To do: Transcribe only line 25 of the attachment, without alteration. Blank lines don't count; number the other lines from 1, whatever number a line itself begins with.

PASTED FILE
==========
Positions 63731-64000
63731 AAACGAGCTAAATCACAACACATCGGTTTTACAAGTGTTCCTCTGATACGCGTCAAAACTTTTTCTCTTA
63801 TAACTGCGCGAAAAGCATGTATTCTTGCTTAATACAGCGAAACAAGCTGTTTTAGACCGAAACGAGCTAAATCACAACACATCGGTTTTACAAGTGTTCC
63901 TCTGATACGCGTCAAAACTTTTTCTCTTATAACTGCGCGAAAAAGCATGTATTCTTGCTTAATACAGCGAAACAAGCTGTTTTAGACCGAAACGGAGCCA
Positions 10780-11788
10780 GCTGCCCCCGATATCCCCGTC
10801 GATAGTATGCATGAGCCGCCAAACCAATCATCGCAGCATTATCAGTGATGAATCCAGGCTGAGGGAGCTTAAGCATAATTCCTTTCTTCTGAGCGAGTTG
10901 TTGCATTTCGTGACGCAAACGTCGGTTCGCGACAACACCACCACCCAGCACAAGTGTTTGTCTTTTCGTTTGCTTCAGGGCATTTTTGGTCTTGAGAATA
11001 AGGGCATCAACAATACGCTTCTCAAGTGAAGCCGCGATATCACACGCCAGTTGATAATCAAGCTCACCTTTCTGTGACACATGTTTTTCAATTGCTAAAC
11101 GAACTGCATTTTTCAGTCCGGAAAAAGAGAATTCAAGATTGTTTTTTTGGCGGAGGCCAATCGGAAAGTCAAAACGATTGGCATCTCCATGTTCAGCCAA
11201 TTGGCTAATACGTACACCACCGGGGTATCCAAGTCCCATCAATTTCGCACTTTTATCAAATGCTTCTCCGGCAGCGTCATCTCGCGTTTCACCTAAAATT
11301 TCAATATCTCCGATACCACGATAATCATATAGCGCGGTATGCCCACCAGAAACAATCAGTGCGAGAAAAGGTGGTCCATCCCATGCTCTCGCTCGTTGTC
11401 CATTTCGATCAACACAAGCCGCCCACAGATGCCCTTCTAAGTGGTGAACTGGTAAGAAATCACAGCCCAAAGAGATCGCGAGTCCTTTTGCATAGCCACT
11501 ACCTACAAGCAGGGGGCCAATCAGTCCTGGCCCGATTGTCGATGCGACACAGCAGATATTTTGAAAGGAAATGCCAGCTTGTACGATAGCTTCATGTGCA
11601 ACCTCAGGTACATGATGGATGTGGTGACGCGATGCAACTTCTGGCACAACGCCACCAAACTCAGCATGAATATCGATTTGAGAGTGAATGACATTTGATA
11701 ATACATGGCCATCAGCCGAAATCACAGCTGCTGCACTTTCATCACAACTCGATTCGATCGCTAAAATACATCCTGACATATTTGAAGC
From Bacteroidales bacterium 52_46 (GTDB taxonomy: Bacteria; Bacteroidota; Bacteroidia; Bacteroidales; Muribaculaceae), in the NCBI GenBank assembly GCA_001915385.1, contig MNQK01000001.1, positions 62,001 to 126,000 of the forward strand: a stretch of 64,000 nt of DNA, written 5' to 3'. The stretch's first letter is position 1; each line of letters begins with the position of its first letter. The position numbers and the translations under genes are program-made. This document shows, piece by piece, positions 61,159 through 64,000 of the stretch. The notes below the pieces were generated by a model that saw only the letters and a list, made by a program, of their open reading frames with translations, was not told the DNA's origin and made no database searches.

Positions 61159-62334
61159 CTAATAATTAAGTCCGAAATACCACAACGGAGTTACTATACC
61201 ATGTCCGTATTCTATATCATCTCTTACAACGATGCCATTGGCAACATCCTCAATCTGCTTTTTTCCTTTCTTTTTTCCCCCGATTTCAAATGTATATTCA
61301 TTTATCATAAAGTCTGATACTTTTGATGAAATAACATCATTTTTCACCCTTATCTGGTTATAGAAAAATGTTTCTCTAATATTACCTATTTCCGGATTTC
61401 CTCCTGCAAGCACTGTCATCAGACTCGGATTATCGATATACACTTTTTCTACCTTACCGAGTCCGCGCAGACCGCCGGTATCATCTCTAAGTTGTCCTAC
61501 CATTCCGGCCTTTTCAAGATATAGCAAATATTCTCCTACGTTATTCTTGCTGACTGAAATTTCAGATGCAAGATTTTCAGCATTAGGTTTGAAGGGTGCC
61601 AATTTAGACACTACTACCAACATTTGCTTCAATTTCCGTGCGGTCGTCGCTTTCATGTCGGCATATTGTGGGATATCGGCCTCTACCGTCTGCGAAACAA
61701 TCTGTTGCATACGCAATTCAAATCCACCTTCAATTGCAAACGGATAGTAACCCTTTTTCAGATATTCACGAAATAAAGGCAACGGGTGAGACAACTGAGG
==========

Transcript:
61701 TCTGTTGCATACGCAATTCAAATCCACCTTCAATTGCAAACGGATAGTAACCCTTTTTCAGATATTCACGAAATAAAGGCAACGGGTGAGACAACTGAGG